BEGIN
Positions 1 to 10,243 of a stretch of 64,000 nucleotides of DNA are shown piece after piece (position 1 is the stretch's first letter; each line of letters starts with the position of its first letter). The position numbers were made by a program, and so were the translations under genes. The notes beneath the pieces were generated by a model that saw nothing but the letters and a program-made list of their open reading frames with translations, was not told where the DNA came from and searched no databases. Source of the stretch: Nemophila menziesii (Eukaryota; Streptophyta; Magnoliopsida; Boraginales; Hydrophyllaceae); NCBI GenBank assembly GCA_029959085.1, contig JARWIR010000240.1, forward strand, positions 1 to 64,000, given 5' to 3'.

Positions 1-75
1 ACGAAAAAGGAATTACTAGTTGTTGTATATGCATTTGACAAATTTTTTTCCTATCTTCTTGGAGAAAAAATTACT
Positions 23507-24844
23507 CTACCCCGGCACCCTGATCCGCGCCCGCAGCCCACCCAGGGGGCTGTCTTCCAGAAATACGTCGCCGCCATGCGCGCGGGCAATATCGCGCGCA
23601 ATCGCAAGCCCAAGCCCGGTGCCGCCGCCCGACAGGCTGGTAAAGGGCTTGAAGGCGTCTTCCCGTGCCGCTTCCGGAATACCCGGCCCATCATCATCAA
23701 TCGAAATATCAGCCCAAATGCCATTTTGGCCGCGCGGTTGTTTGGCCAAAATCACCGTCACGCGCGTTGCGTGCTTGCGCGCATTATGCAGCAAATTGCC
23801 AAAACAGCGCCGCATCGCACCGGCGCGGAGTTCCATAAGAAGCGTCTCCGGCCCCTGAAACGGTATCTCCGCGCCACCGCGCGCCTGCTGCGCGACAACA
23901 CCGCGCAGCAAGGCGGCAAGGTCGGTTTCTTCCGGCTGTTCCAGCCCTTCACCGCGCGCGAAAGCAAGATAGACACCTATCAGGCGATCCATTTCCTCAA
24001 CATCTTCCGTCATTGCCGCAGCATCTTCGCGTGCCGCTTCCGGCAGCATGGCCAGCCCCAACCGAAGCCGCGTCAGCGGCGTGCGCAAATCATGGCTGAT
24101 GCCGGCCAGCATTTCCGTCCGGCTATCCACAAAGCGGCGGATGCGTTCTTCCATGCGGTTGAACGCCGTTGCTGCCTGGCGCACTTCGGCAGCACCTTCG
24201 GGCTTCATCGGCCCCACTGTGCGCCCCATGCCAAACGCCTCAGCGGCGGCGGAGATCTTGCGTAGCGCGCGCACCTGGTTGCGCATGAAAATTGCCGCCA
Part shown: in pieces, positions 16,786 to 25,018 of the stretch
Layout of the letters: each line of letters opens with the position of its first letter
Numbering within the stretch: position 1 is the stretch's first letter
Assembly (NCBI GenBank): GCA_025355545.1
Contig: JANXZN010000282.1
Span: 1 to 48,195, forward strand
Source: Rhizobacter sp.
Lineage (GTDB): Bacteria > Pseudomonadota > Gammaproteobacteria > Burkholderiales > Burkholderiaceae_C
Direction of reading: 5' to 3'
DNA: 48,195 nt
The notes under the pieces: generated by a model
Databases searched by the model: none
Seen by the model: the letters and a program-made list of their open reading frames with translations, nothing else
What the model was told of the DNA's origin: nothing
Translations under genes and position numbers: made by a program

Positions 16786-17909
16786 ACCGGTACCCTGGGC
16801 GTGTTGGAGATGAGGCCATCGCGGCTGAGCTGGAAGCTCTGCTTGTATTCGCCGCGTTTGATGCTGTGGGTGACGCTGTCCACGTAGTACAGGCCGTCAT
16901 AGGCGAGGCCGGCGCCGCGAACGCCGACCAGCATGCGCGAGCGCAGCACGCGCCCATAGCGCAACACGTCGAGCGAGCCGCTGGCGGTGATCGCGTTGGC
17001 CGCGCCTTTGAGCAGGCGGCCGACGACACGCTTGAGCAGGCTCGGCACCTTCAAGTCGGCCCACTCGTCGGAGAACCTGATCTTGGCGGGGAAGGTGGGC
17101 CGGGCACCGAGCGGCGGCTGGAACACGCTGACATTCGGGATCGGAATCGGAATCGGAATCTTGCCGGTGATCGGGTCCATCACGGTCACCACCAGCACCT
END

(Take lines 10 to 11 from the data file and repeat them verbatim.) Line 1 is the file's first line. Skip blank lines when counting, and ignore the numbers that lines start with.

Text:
24001 CATCTTCCGTCATTGCCGCAGCATCTTCGCGTGCCGCTTCCGGCAGCATGGCCAGCCCCAACCGAAGCCGCGTCAGCGGCGTGCGCAAATCATGGCTGAT
24101 GCCGGCCAGCATTTCCGTCCGGCTATCCACAAAGCGGCGGATGCGTTCTTCCATGCGGTTGAACGCCGTTGCTGCCTGGCGCACTTCGGCAGCACCTTCG